Trademarks include company names, logos, slogans and designs used to identify and distinguish a company's goods in its business trade. The physical mark can be a word, sign, symbol or design that identifies the trademark owner. A trademark must be a unique identifying mark, specifically associated with the goods or services that a company offers in commercial trade. One type of trademark includes the company logo. A logo can qualify as a trademark -- if it meets the minimum requirements. To qualify as a trademark, a logo must be a unique mark used to identify and distinguish the company's goods or services offered in the marketplace. Strong logos often become easily recognizable trademarks throughout society.
Basic Trademark Rights for Company Logos
Basic trademark rights apply to company logos associated with its products. The company automatically secures trademark rights in its logo once it is used in the marketplace to distinguish the company's products from its competitors. The company does not need to register the logo as a trademark at the state or federal level. State registration provides a public record and general notification of the company's use of the trademark within the region. Federal trademark registration provides broader benefits, including having the trademark listed in the federal database of registered trademarks.
Federal Trademark Registration Benefits
Federal registration provides a legal presumption of ownership of the logo; the exclusive right to use, copy, produce and profit from the logo; and the right to sue in federal court over unauthorized use of the logo. Basic trademark rights also provide exclusive use of the logo, but that can easily be disputed. If two companies use the same logo, a legal dispute over trademark ownership arises. If no one registers the trademark, the first company to use the logo as a trademark qualifies as the legal owner. If the logo is registered as a federal trademark, the courts recognize the registered owner as the legitimate owner. The other company must prove otherwise, with evidence that it used the logo before the federal registration date. The company might be able to show its earlier use of the trademark, based on an earlier date on a state registration application.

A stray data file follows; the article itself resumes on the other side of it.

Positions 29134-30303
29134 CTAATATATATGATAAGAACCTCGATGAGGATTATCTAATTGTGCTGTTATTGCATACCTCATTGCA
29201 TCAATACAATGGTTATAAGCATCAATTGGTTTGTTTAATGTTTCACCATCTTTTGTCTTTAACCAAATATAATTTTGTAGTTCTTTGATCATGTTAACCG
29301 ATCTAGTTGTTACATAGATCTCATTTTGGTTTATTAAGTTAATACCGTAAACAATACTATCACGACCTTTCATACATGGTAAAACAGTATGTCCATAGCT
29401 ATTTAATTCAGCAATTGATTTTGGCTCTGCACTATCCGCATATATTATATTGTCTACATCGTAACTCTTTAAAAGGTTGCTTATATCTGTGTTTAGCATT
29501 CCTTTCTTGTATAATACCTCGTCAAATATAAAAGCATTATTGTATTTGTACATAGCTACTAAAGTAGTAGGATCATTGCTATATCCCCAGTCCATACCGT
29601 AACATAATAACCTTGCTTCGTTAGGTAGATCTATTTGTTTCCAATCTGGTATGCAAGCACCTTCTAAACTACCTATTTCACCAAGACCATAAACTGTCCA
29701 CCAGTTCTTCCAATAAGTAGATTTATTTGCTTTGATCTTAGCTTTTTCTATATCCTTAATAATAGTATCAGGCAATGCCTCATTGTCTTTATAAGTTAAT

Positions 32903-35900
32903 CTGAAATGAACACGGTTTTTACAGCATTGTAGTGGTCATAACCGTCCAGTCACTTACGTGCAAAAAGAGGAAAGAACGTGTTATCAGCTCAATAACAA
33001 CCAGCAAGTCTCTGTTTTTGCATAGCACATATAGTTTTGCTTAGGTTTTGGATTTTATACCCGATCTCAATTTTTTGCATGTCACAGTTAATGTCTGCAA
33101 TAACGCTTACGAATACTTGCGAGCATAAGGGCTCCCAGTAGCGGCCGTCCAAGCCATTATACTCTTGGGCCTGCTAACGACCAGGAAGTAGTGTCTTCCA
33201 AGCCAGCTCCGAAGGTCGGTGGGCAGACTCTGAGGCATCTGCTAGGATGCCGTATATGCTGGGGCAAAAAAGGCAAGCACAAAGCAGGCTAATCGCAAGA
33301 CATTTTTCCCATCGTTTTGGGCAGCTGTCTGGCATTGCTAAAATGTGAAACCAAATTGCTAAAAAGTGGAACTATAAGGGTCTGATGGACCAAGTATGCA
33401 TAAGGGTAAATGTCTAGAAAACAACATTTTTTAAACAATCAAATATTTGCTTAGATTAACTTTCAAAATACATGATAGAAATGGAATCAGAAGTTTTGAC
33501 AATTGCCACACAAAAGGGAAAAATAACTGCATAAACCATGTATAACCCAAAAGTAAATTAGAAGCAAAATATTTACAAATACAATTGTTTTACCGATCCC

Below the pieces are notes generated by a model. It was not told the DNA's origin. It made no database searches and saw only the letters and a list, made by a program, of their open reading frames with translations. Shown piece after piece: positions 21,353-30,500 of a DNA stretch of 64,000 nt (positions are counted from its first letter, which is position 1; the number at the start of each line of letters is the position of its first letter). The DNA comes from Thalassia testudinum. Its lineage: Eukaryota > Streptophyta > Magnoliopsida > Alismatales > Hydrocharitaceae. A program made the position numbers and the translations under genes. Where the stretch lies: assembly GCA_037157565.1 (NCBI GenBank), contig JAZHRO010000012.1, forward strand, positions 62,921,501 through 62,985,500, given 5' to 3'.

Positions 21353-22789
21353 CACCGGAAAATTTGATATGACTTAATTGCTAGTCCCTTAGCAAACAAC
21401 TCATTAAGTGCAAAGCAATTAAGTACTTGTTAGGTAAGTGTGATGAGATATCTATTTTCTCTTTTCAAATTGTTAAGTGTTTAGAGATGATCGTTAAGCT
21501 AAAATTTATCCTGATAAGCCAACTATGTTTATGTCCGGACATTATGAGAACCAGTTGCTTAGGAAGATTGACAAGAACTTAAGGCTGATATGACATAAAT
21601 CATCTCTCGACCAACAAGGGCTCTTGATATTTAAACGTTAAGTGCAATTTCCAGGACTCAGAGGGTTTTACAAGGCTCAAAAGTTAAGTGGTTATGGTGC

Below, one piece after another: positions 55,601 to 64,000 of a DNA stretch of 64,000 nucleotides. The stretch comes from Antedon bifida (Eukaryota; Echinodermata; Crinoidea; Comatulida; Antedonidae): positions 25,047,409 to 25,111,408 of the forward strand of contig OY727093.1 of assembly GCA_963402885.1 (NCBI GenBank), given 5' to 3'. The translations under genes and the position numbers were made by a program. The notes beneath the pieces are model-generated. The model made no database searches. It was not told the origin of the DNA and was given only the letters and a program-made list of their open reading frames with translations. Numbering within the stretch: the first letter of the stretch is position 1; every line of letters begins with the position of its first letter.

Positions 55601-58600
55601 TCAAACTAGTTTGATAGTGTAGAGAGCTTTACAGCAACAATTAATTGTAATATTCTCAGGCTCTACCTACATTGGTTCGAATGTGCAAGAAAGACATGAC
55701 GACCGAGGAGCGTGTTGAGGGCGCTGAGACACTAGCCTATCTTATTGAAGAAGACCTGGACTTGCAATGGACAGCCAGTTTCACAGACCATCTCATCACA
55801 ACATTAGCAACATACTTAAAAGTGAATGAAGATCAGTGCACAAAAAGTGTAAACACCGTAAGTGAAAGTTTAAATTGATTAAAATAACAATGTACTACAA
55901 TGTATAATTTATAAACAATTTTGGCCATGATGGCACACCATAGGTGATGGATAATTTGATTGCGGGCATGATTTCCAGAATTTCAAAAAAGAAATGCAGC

Federal Trademark Registration Process
A company registers a logo with the U.S. Patent and Trademark Office, similar to the registration process for other trademarks, such as names and slogans. Each trademark name, logo and slogan must be registered as a standard character mark, stylized/design mark or sound mark. A company logo generally qualifies as a stylized/design mark, with specific font style, size and color. The type of mark and types of goods must be identified on the application. The registration application requires a description of the logo, a drawing of the logo, a product sample with the logo on it and applicable registration fees. The logo may be registered once the logo is in "use in commerce" or based on the owner's "intent to use" the logo as a trademark.
Read More: How to Make a Logo a Registered Trademark
Logos Used as Trademarks
The most powerful company logos instantly capture their target audience. Consider the strength of logos as trademarks on restaurant row. A consumer can easily recognize the golden arches, the jack-in-the-box and Colonel Sanders. The golden arches obviously refer to McDonald's capitol "M" logo. The logo is actually yellow, but the company has trademarked the logo as the "Golden Arches." Jack-in-the-Box serves as both the trademarked name of the fast food restaurant chain and a description of its logo. The company trademarked its logo as a "clownhead design" in 2D, and in 3D with folded arms. Kentucky Fried Chicken uses its monogram, KFC, as its trademark name and logo. Another popular logo used to identify KFC's restaurant chain is the image of Colonel Sanders. Each of these logos serves as a company trademark.
Based in Los Angeles, Victoria McGrath has been writing law-related articles since 2004. She specializes in intellectual property, copyright and trademark law. She earned a Juris Doctor from the University of Arizona, College of Law. McGrath pursued both her Bachelor of Arts and Master of Fine Arts at University of California, Los Angeles, in film and television production. Her work has been published in the Daily Bruin and La Gente Newsmagazine.